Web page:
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Why Can't FCC Have as Good a Website as the Obscure FERC?

I have written here several times about the endless clutter on the FCC website. The current website design dates to the Hundt chairmanship and may have been cutting edge at the time, but would be an embarrassment to most teenagers in this age of Facebook.

I have even given data, shown at right, that compares the number of words and number of links on FCC’s homepage compared to other agencies. While FCC’s homepage has improved slightly since this data was collected, FCC is still the leader in clutter.

Recently the Federal Energy Regulatory Commission (FERC) revised its website. FERC is the successor of the former Federal Power Commission and was created within the Department of Energy as an independent body. Like FCC it has technical jurisdiction as well as nontechnical and merger jurisdiction over several industries: gas, oil, electricity, hydropower, pipelines, etc. Like FCC it has a complex workflow.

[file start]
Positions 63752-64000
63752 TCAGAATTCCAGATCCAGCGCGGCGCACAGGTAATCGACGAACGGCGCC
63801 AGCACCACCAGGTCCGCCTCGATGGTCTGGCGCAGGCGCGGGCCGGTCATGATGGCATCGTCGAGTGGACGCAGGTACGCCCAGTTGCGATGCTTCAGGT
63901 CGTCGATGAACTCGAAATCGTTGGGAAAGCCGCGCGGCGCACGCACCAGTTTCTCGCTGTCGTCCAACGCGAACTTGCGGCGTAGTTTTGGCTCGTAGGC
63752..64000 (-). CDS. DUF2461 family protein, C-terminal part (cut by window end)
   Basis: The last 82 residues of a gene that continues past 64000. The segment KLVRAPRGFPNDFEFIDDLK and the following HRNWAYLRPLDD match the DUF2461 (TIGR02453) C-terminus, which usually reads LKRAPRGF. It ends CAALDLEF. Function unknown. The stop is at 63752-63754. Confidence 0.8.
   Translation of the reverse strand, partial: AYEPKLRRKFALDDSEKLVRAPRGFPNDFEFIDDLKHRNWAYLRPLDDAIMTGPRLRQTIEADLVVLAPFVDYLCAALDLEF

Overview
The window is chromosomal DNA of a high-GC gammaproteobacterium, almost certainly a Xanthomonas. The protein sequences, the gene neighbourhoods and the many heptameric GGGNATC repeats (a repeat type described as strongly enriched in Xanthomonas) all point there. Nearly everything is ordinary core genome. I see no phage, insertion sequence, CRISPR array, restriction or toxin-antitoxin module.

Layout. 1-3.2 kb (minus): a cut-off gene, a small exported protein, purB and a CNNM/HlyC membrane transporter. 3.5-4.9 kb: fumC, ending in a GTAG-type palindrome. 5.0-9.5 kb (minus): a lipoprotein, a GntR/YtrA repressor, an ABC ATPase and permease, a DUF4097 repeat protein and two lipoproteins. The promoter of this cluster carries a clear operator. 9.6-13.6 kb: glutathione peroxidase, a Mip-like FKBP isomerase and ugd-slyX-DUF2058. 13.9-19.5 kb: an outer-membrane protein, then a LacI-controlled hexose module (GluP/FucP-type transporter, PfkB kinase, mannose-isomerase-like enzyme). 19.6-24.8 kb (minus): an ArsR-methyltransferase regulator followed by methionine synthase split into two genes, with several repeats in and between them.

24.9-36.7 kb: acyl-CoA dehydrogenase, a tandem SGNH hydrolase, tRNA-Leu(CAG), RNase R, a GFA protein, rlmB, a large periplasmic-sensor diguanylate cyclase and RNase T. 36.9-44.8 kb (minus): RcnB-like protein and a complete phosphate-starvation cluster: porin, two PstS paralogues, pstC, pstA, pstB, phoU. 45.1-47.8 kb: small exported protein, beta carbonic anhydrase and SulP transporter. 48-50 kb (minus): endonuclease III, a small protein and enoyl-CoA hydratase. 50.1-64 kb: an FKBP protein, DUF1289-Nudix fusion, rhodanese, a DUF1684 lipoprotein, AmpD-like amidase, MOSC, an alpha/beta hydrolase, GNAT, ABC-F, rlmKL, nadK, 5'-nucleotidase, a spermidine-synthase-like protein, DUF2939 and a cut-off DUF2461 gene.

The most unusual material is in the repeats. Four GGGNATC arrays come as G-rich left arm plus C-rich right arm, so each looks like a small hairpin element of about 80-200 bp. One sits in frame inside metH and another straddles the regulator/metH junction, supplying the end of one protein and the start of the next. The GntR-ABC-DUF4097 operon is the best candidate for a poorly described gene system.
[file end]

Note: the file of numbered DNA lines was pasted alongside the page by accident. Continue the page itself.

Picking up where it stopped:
The new FERC design manages to fit this workflow into a neat homepage that efficiently send users where they need to go. It even has room for photos (but not the names) of the 5 FERC commissioners even though no other commission in the federal government other than FCC even names its commissioners on its homepage.

Somebody has to be in charge and have the authority to tell bureau chiefs and commissioners that they can not clutter up the homepage with news of their favorite pet project. A clean, well organized homepage helps everyone quickly find the information they are looking for. It is not enough to have lots of information like the FCC website has, one has to be able to find wanted information quickly.

Other commissions and agencies have this discipline, why can’t FCC?
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